A slippery shiver inched up my spine, nonetheless. My breath came in short gasps, fear penetrating my body. Slowly, I turned. The rest of the room was perfect, and yet I couldn’t shake the feeling that someone was watching me, keeping an eye on what I was doing.

What nonsense! I was making ghosts out of a moved photograph! Laughing, I grabbed my keys and trotted down the stairs to get my mail.

“So, how was San Francisco?” Missy asked, pulling me into her apartment. “I missed you!”

I glanced around the apartment, realizing it was identical to mine. Except for the light fixtures. Mine were modernistic, and black, while hers were old, antique, ceramic. I guessed the money had run out when Hunter got to remodeling this apartment.

“San Francisco was wonderful,” I said, taking my mail from her outstretched hand. “I missed you guys, though.”

She grinned. “Dena is up north for a conference. I’ve had the building all to myself. And it’s been really creepy.”

I liked Missy, but she could be a little too ditzy for me at times. She was into reading Tarot cards, divining, and anything that the New Age had produced. “Well, it’s hard to get used to old buildings; they creak and groan,” I said, trying to make light of what she’d said.

She came close, the smell of lavender floating around her like a cloud. “It isn’t the building,” she whispered. “It’s something here that watches us, I swear. I even heard it walking around in your apartment.”

I inched toward the door as she crept closer to me. “Well, uh—thanks for getting my mail,” I said, pulling open the door. “I’ll talk to you later.”

I was out the door and up the stairs in a flash. Missy called to me from down below, but I just closed my door hard so she’d give up. Putting my ear to the door, I heard her door close downstairs, too. Breathing a sigh of relief, I headed for a glass of wine.

A few days later, I found a note stuck on my door. I pulled it free, opening the ivory stationery gently. The note was from Hunter, asking me to join him for dinner that night.

To be honest, I wasn’t sure I wanted to get chummy with Hunter. Oh, he was certainly very handsome, and he possessed charm that would turn any woman’s head. But I couldn’t shake the feeling that all wasn’t right with that man. He didn’t have long, blood-coated fangs, or wear a sweeping black cape, but still—I felt uncomfortable around him.

However, one didn’t offend her landlord—especially when the rent was so affordable. So I called Hunter’s answering service and told the operator that I’d be glad to join him for dinner.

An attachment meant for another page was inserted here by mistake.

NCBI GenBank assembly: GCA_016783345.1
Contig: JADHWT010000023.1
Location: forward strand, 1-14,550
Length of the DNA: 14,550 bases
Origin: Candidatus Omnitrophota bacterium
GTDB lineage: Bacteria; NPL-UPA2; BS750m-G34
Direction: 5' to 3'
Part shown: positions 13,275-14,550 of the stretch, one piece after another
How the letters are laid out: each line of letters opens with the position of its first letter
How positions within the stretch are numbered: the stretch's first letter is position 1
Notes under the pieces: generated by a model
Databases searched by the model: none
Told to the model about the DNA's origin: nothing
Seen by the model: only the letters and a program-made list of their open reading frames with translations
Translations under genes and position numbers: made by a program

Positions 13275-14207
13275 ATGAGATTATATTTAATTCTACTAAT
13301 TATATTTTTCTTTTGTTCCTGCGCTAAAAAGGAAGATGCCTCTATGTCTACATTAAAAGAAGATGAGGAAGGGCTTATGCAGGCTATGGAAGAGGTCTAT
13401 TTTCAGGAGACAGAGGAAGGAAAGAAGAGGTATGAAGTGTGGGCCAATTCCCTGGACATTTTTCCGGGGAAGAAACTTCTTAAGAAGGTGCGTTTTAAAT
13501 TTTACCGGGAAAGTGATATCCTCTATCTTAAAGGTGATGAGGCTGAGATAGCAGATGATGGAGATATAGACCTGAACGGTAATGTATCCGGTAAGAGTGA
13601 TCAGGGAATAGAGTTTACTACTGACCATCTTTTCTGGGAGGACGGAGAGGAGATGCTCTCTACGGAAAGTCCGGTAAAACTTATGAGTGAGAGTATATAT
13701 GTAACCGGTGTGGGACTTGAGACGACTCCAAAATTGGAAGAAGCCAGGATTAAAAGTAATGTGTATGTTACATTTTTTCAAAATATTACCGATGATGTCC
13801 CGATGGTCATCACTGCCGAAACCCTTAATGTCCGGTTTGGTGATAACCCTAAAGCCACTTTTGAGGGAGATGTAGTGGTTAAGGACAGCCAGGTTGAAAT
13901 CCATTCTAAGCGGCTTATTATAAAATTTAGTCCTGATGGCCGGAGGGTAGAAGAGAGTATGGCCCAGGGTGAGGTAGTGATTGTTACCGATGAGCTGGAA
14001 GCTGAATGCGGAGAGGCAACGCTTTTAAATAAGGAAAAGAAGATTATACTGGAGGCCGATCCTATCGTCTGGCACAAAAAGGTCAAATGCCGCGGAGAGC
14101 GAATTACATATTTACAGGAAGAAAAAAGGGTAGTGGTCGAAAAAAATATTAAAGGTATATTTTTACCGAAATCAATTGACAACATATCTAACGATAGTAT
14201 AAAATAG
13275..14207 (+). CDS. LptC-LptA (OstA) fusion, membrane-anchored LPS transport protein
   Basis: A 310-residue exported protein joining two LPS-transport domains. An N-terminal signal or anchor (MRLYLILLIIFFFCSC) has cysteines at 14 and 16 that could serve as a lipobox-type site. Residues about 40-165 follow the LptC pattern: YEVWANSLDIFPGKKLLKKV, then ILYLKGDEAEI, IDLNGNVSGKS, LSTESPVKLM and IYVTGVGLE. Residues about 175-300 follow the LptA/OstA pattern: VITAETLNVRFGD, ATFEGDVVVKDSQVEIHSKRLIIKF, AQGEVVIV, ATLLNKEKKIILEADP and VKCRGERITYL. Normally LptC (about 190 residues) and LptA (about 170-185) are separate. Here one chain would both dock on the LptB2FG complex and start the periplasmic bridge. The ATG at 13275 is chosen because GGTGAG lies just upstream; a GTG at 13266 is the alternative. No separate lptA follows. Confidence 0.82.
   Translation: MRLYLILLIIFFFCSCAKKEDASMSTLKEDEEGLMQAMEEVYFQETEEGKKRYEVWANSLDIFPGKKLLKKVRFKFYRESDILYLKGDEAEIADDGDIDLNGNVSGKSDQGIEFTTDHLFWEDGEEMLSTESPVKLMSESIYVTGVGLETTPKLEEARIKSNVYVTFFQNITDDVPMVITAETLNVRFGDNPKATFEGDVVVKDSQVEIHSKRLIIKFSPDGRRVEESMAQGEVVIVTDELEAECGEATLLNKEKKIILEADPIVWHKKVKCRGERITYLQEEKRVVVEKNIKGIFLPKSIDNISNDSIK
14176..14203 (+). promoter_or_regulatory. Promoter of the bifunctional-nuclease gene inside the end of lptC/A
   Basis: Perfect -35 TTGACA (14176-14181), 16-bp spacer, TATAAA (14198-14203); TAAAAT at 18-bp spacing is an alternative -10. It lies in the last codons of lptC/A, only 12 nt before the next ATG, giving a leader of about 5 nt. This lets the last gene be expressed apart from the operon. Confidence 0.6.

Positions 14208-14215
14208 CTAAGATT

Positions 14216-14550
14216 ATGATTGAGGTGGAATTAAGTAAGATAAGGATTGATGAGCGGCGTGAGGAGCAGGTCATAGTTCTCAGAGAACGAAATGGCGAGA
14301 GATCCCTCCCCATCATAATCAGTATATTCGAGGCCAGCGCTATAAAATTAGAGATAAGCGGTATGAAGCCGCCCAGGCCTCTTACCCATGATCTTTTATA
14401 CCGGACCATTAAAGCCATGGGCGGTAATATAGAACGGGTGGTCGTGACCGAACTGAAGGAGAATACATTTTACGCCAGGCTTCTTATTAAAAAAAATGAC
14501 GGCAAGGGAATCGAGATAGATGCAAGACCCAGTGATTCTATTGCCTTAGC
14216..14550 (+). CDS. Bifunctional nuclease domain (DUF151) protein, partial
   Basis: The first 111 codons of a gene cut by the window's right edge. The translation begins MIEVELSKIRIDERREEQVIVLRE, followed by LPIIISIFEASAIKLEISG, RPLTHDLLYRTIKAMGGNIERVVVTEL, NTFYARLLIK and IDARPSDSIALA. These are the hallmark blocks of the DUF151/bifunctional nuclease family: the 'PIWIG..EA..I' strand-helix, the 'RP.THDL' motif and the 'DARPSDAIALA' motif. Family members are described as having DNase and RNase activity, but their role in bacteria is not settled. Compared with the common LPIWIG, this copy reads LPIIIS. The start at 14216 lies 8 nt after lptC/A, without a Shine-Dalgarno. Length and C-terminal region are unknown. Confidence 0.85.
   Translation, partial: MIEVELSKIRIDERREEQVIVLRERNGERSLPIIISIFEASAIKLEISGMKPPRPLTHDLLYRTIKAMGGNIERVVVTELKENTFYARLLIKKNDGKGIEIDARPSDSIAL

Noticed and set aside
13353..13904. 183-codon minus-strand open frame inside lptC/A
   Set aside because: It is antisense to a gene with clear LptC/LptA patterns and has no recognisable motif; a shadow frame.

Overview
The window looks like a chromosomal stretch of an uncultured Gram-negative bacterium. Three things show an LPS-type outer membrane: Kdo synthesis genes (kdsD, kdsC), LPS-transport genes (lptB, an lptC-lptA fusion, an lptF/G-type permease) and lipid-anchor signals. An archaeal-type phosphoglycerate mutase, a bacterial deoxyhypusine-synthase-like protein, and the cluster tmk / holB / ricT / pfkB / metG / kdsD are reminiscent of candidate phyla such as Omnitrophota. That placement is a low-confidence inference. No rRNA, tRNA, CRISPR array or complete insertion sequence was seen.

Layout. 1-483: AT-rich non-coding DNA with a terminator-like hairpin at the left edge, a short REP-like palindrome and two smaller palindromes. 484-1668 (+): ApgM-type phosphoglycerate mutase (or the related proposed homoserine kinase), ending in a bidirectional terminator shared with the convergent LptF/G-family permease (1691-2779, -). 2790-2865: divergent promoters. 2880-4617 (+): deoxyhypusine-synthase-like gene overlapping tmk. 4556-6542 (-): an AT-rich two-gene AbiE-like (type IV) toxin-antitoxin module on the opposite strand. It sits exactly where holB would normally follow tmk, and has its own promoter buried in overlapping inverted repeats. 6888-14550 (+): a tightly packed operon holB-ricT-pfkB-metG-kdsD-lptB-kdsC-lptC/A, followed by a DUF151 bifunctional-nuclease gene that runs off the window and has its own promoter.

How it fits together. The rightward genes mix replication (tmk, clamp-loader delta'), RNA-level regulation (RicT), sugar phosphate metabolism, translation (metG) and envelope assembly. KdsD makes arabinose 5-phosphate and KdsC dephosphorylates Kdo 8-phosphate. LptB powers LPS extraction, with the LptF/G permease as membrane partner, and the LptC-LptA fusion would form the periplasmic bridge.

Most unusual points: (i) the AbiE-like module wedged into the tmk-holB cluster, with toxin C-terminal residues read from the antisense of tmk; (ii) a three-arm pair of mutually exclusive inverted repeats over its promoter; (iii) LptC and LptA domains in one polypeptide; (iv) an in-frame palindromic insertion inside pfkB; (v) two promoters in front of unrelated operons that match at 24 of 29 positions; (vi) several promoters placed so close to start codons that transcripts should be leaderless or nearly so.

To say the evening was great is putting it mildly. Hunter picked me up at my apartment and ushered me through a locked door at the end of the second-floor hallway. I’d noticed the door before, but figured it was a utility closet of some kind. Soon enough, though, I learned that it led to his private entrance to the third floor.

We climbed a short flight of stairs that gave onto a landing, which opened into a huge loft space. The attic was definitely very modern, but still comfortable. With the exception of a small, closed-off room near the back, the whole floor was like something out of an architectural magazine.

“This is very nice,” I said, eyeing an expensive print on the wall.

“Thank you.” Hunter handed me a flute of champagne. “I like the openness.”

I walked around—nosing around, really. There were bookcases lined with computer and cinema texts. Marble columns held bronze and terracotta statues.

“You’re into art?”

He nodded. “A little. With my kind of work, I don’t get to appreciate the finer things in life.”

Turning to him, I asked, “What kind of work do you do?”

He motioned toward a sleek, red, leather couch. I sat down, sipping my champagne. “Mostly computers and cinematic applications. Nothing exciting.”

“It must keep you busy, though. You sure seem to be gone a lot.”

Nodding, he shrugged. “These days, I work out of my laptop. I call it my traveling office.”

I watched him tuck a strand of raven-black hair behind his ear. “Well, at least you have this wonderful place as a retreat.”

He went to the small kitchen and retrieved a platter of fruit and cheese. “Yes, I love it here.”

Picking up a slice of mango, I smiled. “I love it here, too. Except. . . .”


“Well, I think Missy and Dena have filled my head with ghosts, and, sometimes, I feel like I’m actually being watched . . . in my apartment.” Wanly, I tried to smile.